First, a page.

Wouldn’t it be great to set your blog on autopilot? If you’re running WordPress on your blogs then you may have heard of plugins that can auto generate your posts for you. That should sound great since you won’t have to bother with creating your own manually produced content.
But you have to wonder how these plugins and other programs auto generate blog posts, right? Well, some of them use article spinners. They take articles from the web and reword them (i.e. create a new spin out of the original content).
The blog posts don’t really need that much time to create. It also doesn’t take a lot of effort to create a blog that auto generates content. Heck, you already have a computer program doing all the hard work for you.
However, that is of course some form of cheating. And that is something that Google isn’t keen on. In fact, the algorithms that the Google search engine uses doesn’t take kindly to blogs with auto generated content.
Auto Generated Content Defined
There are two types of content on the internet—well, roughly speaking. On one hand there is auto generated content and on the other there is user generated content. Well, user generated content is very easy to grasp. It’s content that was created by an actual person.
On the other hand auto generated content is one that Google describes as content that has been created “programmatically.” It sounds like a newly coined word, doesn’t it? When you say “programmatically” it refers to something that was generated by a computer program.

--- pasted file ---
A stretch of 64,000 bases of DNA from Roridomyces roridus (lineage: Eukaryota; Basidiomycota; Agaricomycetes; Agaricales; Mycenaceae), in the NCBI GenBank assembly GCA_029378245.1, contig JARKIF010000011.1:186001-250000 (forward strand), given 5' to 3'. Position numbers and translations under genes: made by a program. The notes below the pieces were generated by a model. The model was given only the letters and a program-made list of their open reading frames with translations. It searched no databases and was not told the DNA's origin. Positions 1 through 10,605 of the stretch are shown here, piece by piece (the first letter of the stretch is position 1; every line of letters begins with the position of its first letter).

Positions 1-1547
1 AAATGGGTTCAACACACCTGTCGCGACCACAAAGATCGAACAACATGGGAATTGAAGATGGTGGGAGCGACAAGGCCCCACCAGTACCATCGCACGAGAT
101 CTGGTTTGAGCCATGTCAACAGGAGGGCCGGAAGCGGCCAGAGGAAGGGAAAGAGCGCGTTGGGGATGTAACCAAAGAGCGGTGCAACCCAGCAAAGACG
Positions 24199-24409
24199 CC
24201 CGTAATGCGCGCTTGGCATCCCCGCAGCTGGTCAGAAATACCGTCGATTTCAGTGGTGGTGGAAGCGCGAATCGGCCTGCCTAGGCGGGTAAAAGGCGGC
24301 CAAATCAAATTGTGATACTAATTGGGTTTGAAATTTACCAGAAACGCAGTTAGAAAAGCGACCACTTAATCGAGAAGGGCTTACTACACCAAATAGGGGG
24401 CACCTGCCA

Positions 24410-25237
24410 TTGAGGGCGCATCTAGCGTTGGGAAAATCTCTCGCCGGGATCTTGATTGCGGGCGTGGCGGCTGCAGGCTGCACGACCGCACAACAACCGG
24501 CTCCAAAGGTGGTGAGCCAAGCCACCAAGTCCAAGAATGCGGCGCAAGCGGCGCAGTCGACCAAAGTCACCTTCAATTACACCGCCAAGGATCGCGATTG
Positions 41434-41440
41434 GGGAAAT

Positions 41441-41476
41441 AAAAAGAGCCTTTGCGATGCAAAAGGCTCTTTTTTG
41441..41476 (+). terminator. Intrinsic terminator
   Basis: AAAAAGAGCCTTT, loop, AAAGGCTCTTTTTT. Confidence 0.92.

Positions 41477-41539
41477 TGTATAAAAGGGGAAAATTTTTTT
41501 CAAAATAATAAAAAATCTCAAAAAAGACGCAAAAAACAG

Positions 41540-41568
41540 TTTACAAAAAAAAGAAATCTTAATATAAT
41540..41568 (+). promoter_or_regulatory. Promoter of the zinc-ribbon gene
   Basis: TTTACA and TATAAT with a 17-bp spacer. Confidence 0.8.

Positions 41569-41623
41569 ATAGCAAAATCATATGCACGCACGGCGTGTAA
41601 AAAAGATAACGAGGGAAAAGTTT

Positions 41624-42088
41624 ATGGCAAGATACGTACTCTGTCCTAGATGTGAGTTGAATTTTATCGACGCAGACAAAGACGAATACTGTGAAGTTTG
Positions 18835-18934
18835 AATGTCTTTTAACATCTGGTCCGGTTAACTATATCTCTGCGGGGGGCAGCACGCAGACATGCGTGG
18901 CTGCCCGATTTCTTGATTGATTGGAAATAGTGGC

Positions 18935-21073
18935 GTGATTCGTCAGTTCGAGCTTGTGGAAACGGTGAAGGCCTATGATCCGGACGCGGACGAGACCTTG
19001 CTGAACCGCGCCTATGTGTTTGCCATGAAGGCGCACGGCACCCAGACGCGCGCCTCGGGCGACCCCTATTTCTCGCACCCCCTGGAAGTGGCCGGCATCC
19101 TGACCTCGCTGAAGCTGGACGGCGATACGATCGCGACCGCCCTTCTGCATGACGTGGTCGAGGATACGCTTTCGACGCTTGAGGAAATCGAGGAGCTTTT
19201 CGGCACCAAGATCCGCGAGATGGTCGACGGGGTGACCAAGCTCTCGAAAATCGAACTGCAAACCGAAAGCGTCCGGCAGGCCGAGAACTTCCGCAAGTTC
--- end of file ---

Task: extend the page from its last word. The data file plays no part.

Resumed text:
Sometimes it works and a lot of times it doesn’t. It’s just so hard to mimic human cognition especially when it comes to copying human creative powers. If Google’s search bots or spiders discover such content then they take action. That basically means your site or blog (the whole of it) is de-indexed and taken out of database. Ergo it won’t show up in any of the SERPs.
So how do you know, and as an extension of the idea, how does Google know if content is auto generated?
Here are a few key characteristics of such content:
- Stitching – this refers to the combining of the content of two or more web pages without actually adding any amount of sufficient value.
- Text that is generated from scraping search results, RSS, and Atom feeds.
- Textual content that has been generated by using obfuscation techniques or auto synonymizing. This refers to creating a new article/blog post by simply using the synonyms in place of the words (or some of the words) that were used in the original content. That may work sometimes but most of the time synonyms don’t fit squarely into the context of the original sentence that is why synonymized content doesn’t make sense.
- Content that is generated using Markov chains or other similar automated processes
- Content that is generated by machine translation from one language to another. You know how well Google translate and other online translators work, right? These programs can translate words and sometimes they’re good for phrases—well, on most occasions that is. These things still slip up in spite of how well they were programmed.
However, translator programs and systems aren’t that good at translating entire sentences.
Again, part of that is the complexity of each language and other factors such as the unique linguistic elements that may be present in one language but absent in another.